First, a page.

It is so easy to provide spoilers for this book that I won't give any more plot away.  The novel tackles issues of racism, socioeconomic differences, LGBTQ concerns, and the questions that most of us face as we try to find our way in life, to recognize the north star that guides our actions and beliefs.

The novel is very well plotted and smoothly traverses the years and geography that separate the Vignes family.  I thought about giving it a '5' but I felt that some of the character development could have been deeper.  There probably wasn't enough time (or pages) to develop all of the protagonists to the degree I prefer.  This is definitely a thoughtful novel that brings up many contemporary issues.  It is a good read and kept me interested throughout.
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This book was an easy read I kept wanting to pick it up and read. The plot was extremely well thought out and intricately woven together. It made you think. The author payed close attention to detail. I enjoyed the book. The book is a work of art.
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I loved The Vanishing Half. Loved, loved, loved it. The story is told through alternating perspectives and timelines, ranging from the 1950s to the 1990s. Each of the characters are so deeply developed that it is easy to understand why each woman makes the decisions that she does; each thinking they are the best choices for both themselves and the people that they love. The book also highlights the lengths that people will go to in order to build the life that they envision for themselves.
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The Vanishing Half is an amazing, beautifully written novel about twin sisters born into a poor family in a small town in Louisiana of light skinned African American. After a tragic event that mars their childhood,  at 16 they run away together for a different life in New Orleans.  However, shortly after their move, the sisters will separate and live very different lives.  Desiree will marry an abusive man, give birth to a daughter, and eventually move back to her hometown.  Stella will chose to pass as white, marry her boss, and leave her past behind.  The story follow both sisters and their daughters through the decades.  Eventually their lives intersect again. This book has so much depth and nuance, is impossible to put down, and is an amazing commentary on race in America.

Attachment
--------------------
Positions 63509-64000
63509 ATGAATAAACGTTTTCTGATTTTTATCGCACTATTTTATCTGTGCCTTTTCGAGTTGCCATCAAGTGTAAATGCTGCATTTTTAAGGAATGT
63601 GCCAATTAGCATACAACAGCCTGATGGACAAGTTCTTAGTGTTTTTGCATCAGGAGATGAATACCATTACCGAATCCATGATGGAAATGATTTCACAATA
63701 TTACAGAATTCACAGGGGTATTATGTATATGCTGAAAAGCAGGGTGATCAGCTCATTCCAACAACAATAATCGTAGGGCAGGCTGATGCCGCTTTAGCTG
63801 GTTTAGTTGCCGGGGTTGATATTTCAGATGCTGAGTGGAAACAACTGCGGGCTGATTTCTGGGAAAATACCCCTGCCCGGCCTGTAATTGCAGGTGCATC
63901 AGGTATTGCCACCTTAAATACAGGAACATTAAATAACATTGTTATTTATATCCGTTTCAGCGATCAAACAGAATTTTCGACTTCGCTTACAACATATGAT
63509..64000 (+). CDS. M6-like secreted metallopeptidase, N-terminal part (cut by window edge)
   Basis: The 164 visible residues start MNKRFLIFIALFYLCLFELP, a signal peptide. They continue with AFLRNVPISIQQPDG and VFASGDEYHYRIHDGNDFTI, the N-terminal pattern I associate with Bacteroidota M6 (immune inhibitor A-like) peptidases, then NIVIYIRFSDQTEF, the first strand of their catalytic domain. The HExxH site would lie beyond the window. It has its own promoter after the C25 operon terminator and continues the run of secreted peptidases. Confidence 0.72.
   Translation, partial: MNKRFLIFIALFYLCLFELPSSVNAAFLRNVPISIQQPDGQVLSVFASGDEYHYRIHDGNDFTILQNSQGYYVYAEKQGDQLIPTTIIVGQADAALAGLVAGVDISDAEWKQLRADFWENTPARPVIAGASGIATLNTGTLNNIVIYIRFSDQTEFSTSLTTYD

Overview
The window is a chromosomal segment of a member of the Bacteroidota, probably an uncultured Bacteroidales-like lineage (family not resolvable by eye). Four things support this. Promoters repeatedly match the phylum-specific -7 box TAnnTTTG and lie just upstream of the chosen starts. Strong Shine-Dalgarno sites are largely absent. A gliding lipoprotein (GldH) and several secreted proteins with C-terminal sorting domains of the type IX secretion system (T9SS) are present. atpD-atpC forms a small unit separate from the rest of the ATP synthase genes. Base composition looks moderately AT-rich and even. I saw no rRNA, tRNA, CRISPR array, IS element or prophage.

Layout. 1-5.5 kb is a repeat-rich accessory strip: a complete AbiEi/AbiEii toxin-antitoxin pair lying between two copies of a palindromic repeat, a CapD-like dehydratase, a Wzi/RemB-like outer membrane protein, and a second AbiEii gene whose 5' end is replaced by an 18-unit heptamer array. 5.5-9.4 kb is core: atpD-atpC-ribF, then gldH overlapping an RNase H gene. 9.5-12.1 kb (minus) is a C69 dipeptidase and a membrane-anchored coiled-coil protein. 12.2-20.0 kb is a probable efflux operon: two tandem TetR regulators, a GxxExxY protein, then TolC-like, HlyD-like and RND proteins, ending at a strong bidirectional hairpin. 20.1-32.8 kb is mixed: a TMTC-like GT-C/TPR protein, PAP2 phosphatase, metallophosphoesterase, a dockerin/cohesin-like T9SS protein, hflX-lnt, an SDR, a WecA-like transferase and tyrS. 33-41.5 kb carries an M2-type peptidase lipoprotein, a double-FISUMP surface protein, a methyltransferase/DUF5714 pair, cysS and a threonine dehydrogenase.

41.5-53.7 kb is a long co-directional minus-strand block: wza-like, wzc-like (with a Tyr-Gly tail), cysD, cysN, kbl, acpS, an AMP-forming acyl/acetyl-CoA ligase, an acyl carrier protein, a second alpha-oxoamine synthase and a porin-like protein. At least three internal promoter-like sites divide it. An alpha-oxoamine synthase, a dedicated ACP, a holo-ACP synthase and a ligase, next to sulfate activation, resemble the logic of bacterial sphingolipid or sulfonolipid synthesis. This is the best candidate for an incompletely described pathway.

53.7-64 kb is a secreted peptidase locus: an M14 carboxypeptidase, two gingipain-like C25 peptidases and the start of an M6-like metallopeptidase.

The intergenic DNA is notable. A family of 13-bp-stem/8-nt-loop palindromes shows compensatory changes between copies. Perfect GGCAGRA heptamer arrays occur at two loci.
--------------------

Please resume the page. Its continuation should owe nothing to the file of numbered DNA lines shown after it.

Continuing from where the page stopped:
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Many of us wonder what our lives might have been like if... In this tale of twins who took very different paths, it is interesting to see how their choices play out.  I was pulled in by the story of Stella and Desiree and wasn't expecting to be so engaged with the next generation of this family. Wondering how the various storylines would come together kept me turning pages. I enjoy a novel with alternating perspectives and I think Brit Bennett moved among viewpoints well. I would be interested in a sequel with Jude!
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The Vanishing Half is the story of the Vignes twins, Stella and Desiree. Two light-skinned black women who were born identical but whose lives have since taken very different paths. When they were 16, they decided to leave the small, southern community they grew up in and head to New Orleans to start their own lives. However, after embarking on this joint venture together, Stella decides to leave New Orleans on her own. She marries a white man and lives her life passing, constantly worried that her neighbors and friends will find out about her past. And some years later, Desiree ends up returning to their hometown with her daughter in tow, as she flees an abusive relationship. Bennett then widens the scope of her story generationally when the lives of Stella and Desiree’s daughters intersect. What follows is an incredibly captivating story about race, identity, relationships, and motherhood.

I couldn’t put this book down once I had picked it up. The pacing, the characters, the story, everything was so perfectly done. It’s one of those books that handle multiple perspectives expertly, each character filling out and moving along the story. It never lags. It never meanders. It’s just a wonderful book that covers complex topics with compassion and precision. If you enjoyed Nella Larsen’s Passing, you will also love this book.
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I enjoyed The Mothers by Brit Bennett so I was thrilled to see she has a new book. I was not disappointed at all as this book is well written, engaging, and thought-provoking. Twin sisters, who were very close growing up, leave their hometown, together, when they are teens. The decisions they make for their lives lead them down very different paths. This is a novel that explores family, identity, and race.